I was listening to this youtube video and the author is explaining that good way is to set up forex trades in a way where 10 pips in 'losing' direction (Stop loss) and 20 pips in 'winning' direction (Profit Target) and then getting 50/50 win-loss you will come out on top since you gain more by winning and lose less by loosing.

However, to me, it feels counterintuitive IMHO to get x2 pips in wining direction is x2 as hard... so a ratio of win/lose in current setup would end up 33 wins / 67 losses...

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I must be missing something here. Is forex trading where winning pips are twice as far from the cut of is a good strategy?

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    $\begingroup$ Voting to close this question. It is too basic and not really about quantitative finance. $\endgroup$ Sep 30, 2018 at 13:37
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    $\begingroup$ That's why there is a voting system. Question will only be closed if others agree with the assessment that it is a) too basic and/or b) not really about quant finance. Please avoid unnecessary discussion in the comments. $\endgroup$ Sep 30, 2018 at 14:13
  • $\begingroup$ Agreed that this is not the type we’re looking for. Letting this open because it’s good that there are resources online that point out what is wrong what these kind of videos and strategies. $\endgroup$
    – Bob Jansen
    Sep 30, 2018 at 16:11

1 Answer 1


If you have no edge, then you would indeed expect twice as many losing trades as winning trades, so you would net out to zero return on average (negative after commissions and trading frictions). This is a special case of the mathematical result known as the gambler’s ruin problem.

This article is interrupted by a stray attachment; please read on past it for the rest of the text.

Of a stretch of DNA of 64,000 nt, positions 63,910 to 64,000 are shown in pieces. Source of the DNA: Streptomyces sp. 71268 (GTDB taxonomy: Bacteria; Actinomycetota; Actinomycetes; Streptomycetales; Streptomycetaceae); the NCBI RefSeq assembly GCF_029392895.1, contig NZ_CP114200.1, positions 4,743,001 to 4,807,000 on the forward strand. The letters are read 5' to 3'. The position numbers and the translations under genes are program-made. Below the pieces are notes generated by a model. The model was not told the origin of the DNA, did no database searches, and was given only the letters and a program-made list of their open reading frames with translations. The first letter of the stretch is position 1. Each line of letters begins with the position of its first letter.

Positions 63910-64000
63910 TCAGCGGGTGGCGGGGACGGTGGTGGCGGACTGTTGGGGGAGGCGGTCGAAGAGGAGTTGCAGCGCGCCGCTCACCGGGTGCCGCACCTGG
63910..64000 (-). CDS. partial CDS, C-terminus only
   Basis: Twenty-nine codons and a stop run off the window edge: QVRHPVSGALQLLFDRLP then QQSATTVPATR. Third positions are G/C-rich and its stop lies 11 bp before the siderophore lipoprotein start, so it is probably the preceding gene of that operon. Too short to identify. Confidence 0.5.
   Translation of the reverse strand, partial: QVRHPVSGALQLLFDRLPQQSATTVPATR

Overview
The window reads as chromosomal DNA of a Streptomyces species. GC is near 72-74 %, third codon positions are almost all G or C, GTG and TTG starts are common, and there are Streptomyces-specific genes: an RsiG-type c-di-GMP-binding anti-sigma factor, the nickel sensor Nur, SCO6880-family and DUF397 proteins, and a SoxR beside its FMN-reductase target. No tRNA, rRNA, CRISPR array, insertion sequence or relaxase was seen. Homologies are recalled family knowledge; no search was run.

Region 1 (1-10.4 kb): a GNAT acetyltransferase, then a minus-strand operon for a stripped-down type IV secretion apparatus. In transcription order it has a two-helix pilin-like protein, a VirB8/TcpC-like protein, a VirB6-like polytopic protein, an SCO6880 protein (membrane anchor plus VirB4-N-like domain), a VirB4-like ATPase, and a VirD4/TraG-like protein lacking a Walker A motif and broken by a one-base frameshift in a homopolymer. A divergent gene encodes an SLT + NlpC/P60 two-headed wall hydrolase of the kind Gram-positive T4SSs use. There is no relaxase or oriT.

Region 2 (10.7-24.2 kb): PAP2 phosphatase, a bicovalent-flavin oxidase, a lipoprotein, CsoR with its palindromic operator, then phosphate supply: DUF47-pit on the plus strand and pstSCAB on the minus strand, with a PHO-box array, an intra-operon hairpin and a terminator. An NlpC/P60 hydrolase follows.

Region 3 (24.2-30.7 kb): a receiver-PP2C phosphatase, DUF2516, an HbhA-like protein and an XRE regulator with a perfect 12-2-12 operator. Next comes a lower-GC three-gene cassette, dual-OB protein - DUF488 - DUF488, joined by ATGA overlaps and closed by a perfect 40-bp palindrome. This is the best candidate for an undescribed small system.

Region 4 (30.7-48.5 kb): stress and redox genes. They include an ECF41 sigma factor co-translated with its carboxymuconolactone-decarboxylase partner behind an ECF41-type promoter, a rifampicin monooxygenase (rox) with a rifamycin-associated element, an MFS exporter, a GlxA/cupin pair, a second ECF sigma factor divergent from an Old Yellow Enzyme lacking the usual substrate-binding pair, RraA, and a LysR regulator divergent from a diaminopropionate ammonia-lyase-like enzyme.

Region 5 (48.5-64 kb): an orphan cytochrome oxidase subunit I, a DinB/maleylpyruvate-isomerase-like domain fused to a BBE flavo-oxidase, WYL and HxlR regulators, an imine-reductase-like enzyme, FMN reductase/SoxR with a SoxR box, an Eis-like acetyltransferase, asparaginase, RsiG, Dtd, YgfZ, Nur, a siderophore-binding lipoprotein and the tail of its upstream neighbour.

If markets are not random, but exhibit either short-term momentum or short-term reversion, then the advice is different.

The advice to set profit stops twice as far from the entry as stop losses is a form of “cut your losses short and let your winners run on”, or more succinctly “the trend is your friend”. If markets exhibit short-term momentum then past winners are more likely to continue winning and past losers are likely to continue losing. In this case, it makes sense to hang on to winners and cut losers quickly.

On the other hand, if markets exhibit short-term reversion then the reverse is true - you should take profits quickly and hold on to your losers, waiting for them to come back.

So whether you follow this advice should depend on whether you think markets have short-term momentum, short term reversion, or whether you think they are close to random walks (in which case you should not trade).

A more practical piece of advice is - the author of this video is wrong and you should not listen to them. Probably, you should not day trade forex at all. Most day traders lose money.

  • $\begingroup$ Hi, Chris, I was looking for easy to digest trading video for my kids... just wanted a confirmation... Thanks for the answer. $\endgroup$ Sep 30, 2018 at 12:03
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    $\begingroup$ A lot of retail FX Trading activity is encouraged by unscrupulous promoters cftc.gov/ConsumerProtection/FraudAwarenessPrevention/… It is important to be wary of these pitches. $\endgroup$
    – nbbo2
    Sep 30, 2018 at 15:13

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